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Updated 3:00 PM July 30, 2007
 

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  Research
Lens device shrinks huge light waves to pinpoints

Manipulating light waves, or electromagnetic radiation, has led to many technologies, from cameras to lasers to medical imaging machines that can see inside the human body.

Scientists at U-M have developed a way to make a lens-like device that focuses electromagnetic waves down to the tiniest of points. The breakthrough opens the door to the next generation of technology, says Roberto Merlin, professor of physics. His research on the discovery is published online in Science Express.

Everywhere we go, we are surrounded by electromagnetic waves that are generated naturally, such as sunlight, and artificially, by appliances such as microwave ovens and radio transmitters. Some waves are visible, and some are invisible.

Materials respond differently to various wavelengths, and when using electromagnetic waves, one usually is limited by the length of the light wave, Merlin says. For example, the amount of information one can store on a CD is limited by the number of bits that fit on the CD, and this is dictated by the length of the electromagnetic wave. The smaller the wavelength, the smaller the bit, which means more bits of data can be stored on the CD.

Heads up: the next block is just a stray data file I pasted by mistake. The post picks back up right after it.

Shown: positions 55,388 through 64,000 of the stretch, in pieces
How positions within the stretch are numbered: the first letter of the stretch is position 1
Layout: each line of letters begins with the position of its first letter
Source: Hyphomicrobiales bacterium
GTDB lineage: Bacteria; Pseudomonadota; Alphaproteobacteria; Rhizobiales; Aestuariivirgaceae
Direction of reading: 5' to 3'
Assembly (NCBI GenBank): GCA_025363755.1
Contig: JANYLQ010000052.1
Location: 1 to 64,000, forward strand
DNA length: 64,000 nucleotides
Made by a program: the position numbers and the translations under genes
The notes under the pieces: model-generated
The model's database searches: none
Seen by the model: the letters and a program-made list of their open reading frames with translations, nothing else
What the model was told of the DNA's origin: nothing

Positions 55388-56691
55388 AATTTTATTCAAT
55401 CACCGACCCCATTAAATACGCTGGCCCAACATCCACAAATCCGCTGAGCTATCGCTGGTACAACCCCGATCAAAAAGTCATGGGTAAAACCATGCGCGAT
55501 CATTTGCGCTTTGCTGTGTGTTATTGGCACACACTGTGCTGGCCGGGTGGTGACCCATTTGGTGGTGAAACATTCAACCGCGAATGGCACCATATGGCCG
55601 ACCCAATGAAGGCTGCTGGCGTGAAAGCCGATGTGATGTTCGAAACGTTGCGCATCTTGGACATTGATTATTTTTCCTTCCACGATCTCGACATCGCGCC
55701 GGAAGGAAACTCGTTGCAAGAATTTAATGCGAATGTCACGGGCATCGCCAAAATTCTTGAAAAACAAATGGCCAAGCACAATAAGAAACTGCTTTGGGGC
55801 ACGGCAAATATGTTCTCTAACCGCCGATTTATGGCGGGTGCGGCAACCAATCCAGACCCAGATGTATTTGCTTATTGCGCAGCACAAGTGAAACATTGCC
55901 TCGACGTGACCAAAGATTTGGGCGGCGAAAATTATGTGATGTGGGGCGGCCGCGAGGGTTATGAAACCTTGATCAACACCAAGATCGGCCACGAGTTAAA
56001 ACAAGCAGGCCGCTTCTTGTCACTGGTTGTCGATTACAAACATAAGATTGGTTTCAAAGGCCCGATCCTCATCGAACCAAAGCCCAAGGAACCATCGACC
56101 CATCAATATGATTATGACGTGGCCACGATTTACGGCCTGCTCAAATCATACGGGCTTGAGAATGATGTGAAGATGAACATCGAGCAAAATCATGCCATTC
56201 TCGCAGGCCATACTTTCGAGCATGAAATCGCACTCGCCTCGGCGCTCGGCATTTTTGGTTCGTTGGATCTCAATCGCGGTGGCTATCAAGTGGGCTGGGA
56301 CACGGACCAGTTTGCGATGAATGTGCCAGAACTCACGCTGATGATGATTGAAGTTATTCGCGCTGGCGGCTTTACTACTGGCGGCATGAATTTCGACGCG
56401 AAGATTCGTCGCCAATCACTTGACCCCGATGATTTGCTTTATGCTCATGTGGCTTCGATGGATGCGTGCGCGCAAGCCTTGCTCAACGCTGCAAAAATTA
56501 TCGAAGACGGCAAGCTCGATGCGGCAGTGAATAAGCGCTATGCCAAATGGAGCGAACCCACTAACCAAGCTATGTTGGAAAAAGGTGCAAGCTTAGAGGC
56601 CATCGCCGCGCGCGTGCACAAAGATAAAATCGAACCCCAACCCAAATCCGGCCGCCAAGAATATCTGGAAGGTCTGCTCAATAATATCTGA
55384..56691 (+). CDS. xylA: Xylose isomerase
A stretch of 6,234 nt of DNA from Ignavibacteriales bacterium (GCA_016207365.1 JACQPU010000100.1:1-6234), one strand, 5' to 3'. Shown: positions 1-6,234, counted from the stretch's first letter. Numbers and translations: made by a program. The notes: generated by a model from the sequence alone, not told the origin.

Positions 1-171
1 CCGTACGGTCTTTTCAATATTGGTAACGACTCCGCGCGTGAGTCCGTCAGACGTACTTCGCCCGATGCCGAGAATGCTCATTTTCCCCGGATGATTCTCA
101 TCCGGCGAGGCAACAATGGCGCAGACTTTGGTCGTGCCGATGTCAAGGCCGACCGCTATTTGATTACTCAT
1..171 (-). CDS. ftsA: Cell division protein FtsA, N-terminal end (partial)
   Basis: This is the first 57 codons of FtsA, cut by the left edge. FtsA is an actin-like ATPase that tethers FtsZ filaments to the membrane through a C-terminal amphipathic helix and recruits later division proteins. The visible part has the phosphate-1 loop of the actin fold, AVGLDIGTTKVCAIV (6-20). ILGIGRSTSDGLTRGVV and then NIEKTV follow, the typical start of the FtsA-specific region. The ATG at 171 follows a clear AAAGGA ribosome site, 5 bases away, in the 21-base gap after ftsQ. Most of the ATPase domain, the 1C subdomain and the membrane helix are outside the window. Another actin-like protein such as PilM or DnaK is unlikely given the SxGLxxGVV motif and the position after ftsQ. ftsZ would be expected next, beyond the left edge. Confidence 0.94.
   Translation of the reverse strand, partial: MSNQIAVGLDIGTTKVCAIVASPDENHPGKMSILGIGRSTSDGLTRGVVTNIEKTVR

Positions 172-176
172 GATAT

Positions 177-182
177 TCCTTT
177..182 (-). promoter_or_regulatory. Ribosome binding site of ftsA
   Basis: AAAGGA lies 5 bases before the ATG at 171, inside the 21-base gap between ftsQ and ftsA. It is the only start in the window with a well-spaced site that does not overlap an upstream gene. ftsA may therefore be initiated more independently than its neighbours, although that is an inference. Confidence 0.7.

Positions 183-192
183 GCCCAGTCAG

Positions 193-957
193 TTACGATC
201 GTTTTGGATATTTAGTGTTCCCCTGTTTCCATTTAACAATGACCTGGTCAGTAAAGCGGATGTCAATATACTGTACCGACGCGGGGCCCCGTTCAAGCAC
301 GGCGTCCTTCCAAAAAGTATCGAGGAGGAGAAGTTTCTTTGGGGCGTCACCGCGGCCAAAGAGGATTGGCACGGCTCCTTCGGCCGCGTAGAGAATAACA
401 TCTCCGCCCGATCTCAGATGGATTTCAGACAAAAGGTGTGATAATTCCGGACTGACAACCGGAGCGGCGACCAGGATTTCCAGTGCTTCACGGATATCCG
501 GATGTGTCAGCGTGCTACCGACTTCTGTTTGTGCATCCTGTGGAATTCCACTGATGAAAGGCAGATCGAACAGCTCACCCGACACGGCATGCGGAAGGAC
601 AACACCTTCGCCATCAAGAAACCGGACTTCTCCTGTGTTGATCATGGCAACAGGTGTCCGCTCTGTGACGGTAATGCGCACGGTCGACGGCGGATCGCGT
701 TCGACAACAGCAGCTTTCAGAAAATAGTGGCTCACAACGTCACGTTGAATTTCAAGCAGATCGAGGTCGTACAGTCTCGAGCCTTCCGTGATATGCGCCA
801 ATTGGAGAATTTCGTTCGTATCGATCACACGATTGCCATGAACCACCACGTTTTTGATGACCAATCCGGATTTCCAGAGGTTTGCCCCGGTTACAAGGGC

There is a huge push underway to find ways to get around this limitation, but until now scientists didn't have a good method for achieving that, Merlin says.

Using mathematical models, Merlin developed a formula that removes the wavelength limitation. Merlin now is working with Anthony Grbic, assistant professor in the College of Engineering, to build the device. They have filed for a patent.

The device will look like a plate or a disc, and is etched with a specific pattern. As the waves pass through the patterned lens, it is sculpted into different sizes and shapes. The lens does not refract, or bend the light waves—which is how conventional lenses work—but rather it reshapes the wave.

The discovery holds promise for applications in data storage, non-contact sensing, imaging and nanolithography.

With the new technology, a CD could hold up to 100 times more information by using teacher radiation rather than visible light, even though the length of a teacher wave is about 1000 times longer.

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